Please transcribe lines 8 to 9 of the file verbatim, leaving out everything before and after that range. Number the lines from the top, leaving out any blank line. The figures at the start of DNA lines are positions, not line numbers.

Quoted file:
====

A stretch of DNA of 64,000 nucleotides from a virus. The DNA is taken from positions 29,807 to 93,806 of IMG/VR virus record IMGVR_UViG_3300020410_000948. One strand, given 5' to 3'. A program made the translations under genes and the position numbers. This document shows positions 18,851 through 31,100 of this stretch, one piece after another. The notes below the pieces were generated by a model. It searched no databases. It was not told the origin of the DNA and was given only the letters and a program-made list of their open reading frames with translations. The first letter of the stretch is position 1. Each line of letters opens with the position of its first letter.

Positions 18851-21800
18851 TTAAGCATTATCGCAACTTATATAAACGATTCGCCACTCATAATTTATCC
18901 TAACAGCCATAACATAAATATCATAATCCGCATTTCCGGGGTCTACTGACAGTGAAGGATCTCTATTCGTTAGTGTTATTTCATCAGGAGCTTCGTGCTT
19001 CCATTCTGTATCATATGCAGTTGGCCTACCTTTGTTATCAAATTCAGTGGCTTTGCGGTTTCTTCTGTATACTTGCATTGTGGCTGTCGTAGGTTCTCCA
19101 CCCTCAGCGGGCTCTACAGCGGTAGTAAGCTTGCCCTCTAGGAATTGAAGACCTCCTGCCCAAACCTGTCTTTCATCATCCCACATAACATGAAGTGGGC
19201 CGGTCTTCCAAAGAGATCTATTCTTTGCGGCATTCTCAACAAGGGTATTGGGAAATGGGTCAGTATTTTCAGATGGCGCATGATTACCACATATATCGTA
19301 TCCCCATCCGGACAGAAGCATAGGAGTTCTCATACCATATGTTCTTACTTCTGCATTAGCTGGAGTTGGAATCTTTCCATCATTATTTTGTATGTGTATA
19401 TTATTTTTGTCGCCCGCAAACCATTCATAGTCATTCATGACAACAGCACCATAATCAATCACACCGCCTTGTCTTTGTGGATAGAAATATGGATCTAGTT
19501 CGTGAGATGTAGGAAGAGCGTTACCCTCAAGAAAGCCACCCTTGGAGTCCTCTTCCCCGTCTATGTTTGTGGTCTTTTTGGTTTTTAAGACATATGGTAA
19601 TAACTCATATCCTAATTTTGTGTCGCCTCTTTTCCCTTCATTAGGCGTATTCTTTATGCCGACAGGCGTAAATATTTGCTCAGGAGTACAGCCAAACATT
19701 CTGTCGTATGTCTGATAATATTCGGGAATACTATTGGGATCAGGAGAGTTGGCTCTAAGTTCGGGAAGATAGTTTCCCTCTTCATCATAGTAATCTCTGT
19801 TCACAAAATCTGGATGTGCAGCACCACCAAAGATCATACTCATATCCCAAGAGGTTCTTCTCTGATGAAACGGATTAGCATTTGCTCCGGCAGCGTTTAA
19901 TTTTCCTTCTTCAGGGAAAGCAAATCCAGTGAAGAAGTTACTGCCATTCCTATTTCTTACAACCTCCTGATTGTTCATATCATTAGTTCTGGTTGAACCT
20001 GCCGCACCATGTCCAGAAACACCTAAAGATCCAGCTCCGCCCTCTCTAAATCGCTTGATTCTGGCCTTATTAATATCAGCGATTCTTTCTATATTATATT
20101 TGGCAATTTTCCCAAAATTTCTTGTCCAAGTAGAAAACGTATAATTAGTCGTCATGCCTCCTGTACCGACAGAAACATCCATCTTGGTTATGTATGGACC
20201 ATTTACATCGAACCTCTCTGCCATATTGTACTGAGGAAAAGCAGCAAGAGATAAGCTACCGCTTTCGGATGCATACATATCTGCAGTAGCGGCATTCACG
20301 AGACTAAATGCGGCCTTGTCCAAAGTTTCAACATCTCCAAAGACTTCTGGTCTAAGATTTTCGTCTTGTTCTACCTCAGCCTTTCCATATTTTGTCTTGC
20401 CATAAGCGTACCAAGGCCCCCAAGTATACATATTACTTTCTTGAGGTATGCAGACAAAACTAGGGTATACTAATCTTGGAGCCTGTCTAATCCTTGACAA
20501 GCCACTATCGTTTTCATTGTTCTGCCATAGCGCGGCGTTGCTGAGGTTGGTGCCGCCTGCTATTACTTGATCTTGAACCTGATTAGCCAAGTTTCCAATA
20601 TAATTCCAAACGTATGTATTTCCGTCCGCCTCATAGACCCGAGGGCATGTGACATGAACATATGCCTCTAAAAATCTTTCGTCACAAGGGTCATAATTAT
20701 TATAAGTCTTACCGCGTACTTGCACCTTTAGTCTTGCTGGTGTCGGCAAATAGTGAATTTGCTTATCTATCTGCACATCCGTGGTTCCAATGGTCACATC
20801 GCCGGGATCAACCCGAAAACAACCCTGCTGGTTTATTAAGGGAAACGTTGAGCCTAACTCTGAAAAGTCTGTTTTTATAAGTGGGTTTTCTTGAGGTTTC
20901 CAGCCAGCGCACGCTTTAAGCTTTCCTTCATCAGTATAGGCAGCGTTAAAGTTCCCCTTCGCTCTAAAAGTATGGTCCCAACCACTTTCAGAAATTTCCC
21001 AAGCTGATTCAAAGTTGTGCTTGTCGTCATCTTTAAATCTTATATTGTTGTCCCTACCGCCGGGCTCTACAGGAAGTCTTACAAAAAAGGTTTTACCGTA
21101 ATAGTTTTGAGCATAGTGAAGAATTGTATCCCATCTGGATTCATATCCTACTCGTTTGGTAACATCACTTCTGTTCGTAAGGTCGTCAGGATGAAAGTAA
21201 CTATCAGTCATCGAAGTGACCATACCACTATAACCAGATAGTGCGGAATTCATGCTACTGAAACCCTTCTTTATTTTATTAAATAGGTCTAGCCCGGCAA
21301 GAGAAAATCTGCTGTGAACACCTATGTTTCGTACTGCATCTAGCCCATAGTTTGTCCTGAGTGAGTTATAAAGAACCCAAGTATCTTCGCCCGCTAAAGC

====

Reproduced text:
19301 TCCCCATCCGGACAGAAGCATAGGAGTTCTCATACCATATGTTCTTACTTCTGCATTAGCTGGAGTTGGAATCTTTCCATCATTATTTTGTATGTGTATA
19401 TTATTTTTGTCGCCCGCAAACCATTCATAGTCATTCATGACAACAGCACCATAATCAATCACACCGCCTTGTCTTTGTGGATAGAAATATGGATCTAGTT